Storage Protection in Small Processors
Original Publication Date: 1984-Jan-01
Included in the Prior Art Database: 2005-Feb-02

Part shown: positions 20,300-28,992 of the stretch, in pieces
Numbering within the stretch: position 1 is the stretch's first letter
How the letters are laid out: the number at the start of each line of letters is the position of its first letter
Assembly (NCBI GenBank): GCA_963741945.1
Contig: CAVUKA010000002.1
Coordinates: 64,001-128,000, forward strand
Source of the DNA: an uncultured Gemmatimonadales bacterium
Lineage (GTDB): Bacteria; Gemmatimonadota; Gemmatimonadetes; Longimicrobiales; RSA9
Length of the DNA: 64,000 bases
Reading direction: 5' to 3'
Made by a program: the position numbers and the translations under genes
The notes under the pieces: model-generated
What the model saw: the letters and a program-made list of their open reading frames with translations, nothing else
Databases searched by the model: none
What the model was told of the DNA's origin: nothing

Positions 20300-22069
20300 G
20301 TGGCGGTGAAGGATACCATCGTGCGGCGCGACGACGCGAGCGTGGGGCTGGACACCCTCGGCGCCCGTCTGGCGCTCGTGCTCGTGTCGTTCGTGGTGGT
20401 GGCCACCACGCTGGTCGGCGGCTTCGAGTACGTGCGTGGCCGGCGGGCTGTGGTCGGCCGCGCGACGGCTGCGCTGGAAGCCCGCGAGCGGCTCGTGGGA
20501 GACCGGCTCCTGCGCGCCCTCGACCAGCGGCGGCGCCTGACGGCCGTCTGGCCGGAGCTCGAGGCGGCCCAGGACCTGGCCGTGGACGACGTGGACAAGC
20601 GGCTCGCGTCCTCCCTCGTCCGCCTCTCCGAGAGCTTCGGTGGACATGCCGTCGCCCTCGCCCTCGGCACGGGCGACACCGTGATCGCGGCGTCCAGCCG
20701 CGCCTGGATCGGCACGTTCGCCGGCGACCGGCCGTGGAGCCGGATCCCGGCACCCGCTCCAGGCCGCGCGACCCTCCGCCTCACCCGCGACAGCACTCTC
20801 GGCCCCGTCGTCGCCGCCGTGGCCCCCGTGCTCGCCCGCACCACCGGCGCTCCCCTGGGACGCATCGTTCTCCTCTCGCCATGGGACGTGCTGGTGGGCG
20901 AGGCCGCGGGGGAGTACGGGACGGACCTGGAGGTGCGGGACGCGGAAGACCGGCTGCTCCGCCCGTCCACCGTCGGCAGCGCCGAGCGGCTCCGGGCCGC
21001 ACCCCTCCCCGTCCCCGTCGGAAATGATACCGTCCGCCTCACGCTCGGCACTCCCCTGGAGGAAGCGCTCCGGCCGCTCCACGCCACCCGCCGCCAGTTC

Typical storage protection mechanisms prohibit one program from inadvertently overlaying its own or other program's storage locations in order to prevent a need to re-Initial Program Load (re-IPL) due to a program wandering off in an uncontrolled manner. On some small computers, storage protection is not implemented due to cost/function tradeoffs. The figure shows an adapter which is connected between the computer's I/O bus and the I/O devices, and which realizes the storage protection objective without the storage protect programming and hardware cost. Hardware Each adapter contains n hardware triggers (called "Allow Bits", one for each device it controls). When an Allow Bit is on, all write operations are rejected. When it is off, all operations work normally.